Alzheimer’s Updates

The information found under this tab reflects current updates and research about Alzheimer’s. The material has been consolidated to focus on important facts using simple language. This makes it easier to understand and emphasizes the urgency of finding a cure.




Neuroplasticity is not ‘new’. Knowledge of how neurons are ‘wired to fire’ has been around since the late 1940s. Since the 1970s with new technology, there’ve been amazing observations of the flexibility of neurons to create and strengthen existing neural pathways in the brain.

From the beginning of life neurons grow. With each addition of physical or mental ability,  dendrites and synapse are added. An athlete, poet, singer or scientist develops specific muscles and abilities. The more the brain is exercised the better it becomes. To develop or improve any skill it takes time and practice. Remember the story of the tortoise and the hare?

An obvious example of neuroplasticity is blindness. In the absence of sight, neurons fire and rewire to adjust the other senses. After a stroke or an accident, depending on the damage, with regular rehabilitation work, new brain connections are made.

In the last several years there’s been a revival of the 1960s food pyramid and basic exercise routines. Today there’s more emphasis on how diet & exercise. With the addition of social engagement and an increase in cognitive activity, the idea is to challenge the brain.

Anyone remember President Kennedy’s Fitness Challenge of the 1960s?

Neuroplasticity’s connection to dementia is the ability of brain neurons to develop new synapse connections. With encouragement, neurons can rewire themselves to try something new. This is possible at any age. Younger cells are more dynamic, adult cells a bit slower…but change can happen.

When we learn something new, change a habit or a belief we challenge ourselves mentally and physically. The chemical make-up of the brain is changed. Who memorized the Gettysburg Address in school? Everyone finds a way to do it, it can be done. The brain can be trained .

That’s where neuroplasticity and dementia connect. It’s not a quick fix and it won’t stop progression, but it builds self-esteem and encourages accomplishments. There’re documented studies that show changes in the structure of the hippocampus when new knowledge is added.

At any age, challenge yourself…start with something you like. It’s easier to stay focused if you like what you do. The arts, creative hobbies, physical exercise even a good card game. Once that’s going, keep an open mind. Dabble in learning a new language, ask questions. There’s no need to be perfect. The ability to play the piano may have changed but the ability to make new synapse connections is still there! Stay social, interact with others. The act of talking comes from the brain. The act of ‘doing’ forms connections.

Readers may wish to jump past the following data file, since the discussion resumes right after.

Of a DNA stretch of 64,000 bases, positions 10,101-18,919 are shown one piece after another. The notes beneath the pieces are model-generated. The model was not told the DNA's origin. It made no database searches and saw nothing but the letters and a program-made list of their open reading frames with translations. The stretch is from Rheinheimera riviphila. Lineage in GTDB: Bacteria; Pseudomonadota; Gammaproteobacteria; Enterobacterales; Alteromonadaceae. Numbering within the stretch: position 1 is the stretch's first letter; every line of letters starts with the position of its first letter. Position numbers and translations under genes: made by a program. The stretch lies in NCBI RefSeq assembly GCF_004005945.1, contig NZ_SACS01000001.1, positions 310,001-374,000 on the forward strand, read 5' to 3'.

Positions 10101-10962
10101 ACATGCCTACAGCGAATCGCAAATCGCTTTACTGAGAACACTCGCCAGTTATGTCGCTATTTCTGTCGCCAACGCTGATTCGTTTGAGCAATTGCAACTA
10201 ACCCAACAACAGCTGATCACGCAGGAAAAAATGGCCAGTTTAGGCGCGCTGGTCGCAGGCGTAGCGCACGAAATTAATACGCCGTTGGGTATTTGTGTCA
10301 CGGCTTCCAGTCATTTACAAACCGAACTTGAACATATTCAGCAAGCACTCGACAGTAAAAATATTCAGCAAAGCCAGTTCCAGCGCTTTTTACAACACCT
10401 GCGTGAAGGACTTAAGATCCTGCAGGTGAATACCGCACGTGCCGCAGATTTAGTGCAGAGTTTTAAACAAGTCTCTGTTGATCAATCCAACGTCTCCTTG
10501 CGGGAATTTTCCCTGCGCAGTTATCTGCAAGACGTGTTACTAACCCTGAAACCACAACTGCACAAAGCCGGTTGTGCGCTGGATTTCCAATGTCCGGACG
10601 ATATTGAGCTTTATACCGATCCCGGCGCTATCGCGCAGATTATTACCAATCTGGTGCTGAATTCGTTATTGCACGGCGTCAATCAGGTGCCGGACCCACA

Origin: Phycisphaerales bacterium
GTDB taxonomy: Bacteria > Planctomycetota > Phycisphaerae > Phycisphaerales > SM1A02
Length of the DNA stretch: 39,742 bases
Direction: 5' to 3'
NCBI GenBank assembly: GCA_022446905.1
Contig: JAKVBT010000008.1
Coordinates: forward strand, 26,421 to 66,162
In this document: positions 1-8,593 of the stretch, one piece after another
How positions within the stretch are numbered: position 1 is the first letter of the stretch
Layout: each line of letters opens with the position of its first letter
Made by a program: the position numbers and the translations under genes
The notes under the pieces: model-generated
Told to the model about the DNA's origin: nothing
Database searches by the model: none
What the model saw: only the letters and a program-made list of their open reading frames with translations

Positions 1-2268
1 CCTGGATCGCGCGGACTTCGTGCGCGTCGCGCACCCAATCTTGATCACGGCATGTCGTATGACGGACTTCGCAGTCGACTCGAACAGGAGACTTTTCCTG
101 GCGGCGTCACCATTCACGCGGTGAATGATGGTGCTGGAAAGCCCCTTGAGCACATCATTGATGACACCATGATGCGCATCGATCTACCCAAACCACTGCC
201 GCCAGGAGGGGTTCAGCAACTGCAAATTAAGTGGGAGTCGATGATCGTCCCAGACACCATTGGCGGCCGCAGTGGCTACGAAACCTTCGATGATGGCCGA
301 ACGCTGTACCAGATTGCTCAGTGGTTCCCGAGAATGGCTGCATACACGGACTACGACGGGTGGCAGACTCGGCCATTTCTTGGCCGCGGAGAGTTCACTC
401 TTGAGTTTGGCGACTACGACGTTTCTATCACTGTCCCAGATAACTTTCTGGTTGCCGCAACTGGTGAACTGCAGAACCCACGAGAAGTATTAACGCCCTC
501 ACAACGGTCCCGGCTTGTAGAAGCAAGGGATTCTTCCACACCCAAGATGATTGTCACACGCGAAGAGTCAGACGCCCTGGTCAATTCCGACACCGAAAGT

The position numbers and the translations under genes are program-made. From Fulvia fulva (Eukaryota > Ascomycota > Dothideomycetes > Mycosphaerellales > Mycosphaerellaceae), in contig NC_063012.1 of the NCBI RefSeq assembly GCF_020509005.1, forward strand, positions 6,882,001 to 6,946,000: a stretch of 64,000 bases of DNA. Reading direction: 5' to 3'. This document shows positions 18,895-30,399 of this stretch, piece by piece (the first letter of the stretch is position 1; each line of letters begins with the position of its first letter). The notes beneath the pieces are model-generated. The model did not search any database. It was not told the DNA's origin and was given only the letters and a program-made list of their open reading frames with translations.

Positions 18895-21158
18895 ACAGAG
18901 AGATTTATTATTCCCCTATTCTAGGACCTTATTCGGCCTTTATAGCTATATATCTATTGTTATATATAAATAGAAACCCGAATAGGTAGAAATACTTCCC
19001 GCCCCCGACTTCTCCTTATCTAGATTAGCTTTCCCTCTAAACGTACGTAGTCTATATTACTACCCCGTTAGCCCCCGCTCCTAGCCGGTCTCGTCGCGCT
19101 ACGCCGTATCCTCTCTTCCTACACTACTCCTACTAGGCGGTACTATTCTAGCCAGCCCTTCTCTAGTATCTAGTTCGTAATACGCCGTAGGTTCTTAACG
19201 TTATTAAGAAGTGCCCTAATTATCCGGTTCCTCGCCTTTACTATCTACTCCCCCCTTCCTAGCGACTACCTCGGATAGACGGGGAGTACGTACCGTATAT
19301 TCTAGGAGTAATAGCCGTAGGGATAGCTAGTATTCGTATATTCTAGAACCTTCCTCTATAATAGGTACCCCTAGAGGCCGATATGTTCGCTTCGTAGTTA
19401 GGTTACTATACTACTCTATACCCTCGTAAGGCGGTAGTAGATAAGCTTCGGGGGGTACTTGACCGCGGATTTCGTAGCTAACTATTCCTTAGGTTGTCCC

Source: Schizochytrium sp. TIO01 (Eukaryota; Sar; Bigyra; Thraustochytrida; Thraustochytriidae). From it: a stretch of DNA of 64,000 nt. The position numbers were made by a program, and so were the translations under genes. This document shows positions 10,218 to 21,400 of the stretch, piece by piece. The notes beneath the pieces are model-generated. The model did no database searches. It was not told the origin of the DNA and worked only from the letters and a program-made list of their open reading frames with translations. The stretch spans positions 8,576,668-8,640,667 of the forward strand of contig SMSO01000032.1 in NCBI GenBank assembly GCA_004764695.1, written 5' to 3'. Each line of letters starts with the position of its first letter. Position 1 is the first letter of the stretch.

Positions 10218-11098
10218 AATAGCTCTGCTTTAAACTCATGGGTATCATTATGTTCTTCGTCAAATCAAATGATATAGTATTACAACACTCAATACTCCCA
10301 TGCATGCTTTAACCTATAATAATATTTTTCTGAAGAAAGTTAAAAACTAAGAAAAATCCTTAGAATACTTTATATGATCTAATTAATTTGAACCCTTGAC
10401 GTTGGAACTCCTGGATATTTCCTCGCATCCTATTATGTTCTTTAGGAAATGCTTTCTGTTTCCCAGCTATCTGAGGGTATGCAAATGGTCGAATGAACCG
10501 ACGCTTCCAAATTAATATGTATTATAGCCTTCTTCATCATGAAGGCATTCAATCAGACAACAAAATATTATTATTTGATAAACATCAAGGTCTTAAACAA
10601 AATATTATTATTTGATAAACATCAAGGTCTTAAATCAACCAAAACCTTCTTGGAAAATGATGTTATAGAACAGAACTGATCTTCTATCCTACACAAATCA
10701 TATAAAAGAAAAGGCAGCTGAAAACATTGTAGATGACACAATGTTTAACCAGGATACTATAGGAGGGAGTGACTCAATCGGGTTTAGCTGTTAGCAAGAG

It’s impossible only if our mind says so. Motivation is a big part of neuroplasticity and memory. 

Learn something new each day!


Has brought attention to expand education needs for all. The Alzheimer’s Association is prepared to help guide the LGBT community also.

Visit: for ‘Brief Issues’ as a first step. This and other links will be posted on our Resources  page under Alzheimer’s Update tab.

What is Alzheimer’s?

Definitions for Alzheimer’s disease (AD) vary from simple to clinical. The Alzheimer’s Association says:

Alzheimer’s is a type of dementia that causes problems with memory, thinking and behavior. Symptoms usually develop slowly and get worse over time, becoming severe enough to interfere with daily tasks.

Why is it called Alzheimer’s?

The disease is named for Dr. Aloysius Alzheimer, or Alois for short. He was a neurologist practicing in Germany beginning in the 1890s. In 1901 he observed severe senile dementia behavior from a 51, year old female patient. Since the observations of her case, the terms plaques and tangles have been part of AD research for over 100 years.

Today, advances in MRI and PET scan imaging technology enables a more accurate diagnosis of specific dementias. This is important, so the most beneficial treatment can be planned.

Treatment for Alzheimer’s disease is different than treatment for Parkinson’s. Both produce memory issues but for different reasons. With a more effective diagnosis’s a more effective treatment can begin. The two diseases don’t necessarily use the same medications.

Presently, FDA approved drugs most commonly prescribed for early stage Alzheimer’s are Aricept, Exelon and Razadyne, all cholinesterase inhibitors and Namenda, a memantine.

Their scientific make up is too involved to describe here. Simply said, they slow down the progression of memory loss and confusion in the early stages of AD. They are not a cure.

Their benefit…

When administered after an AD diagnosis, in the early stages of the disease, symptoms can be slowed. Why is this important? As the progression of AD is reduced, it allows the patient and family time.

Time to accomplish several things. Depending on age, to continue to work. To build new relationships with family, support groups and doctors. To review financial and legal concerns and to participate in research trials. Also, to become an advocate for AD research and care partner education.

This site and blog will present current information, encourage others to share ideas ‘that work’, help address problems and provide the latest updates in a simple and relatable language.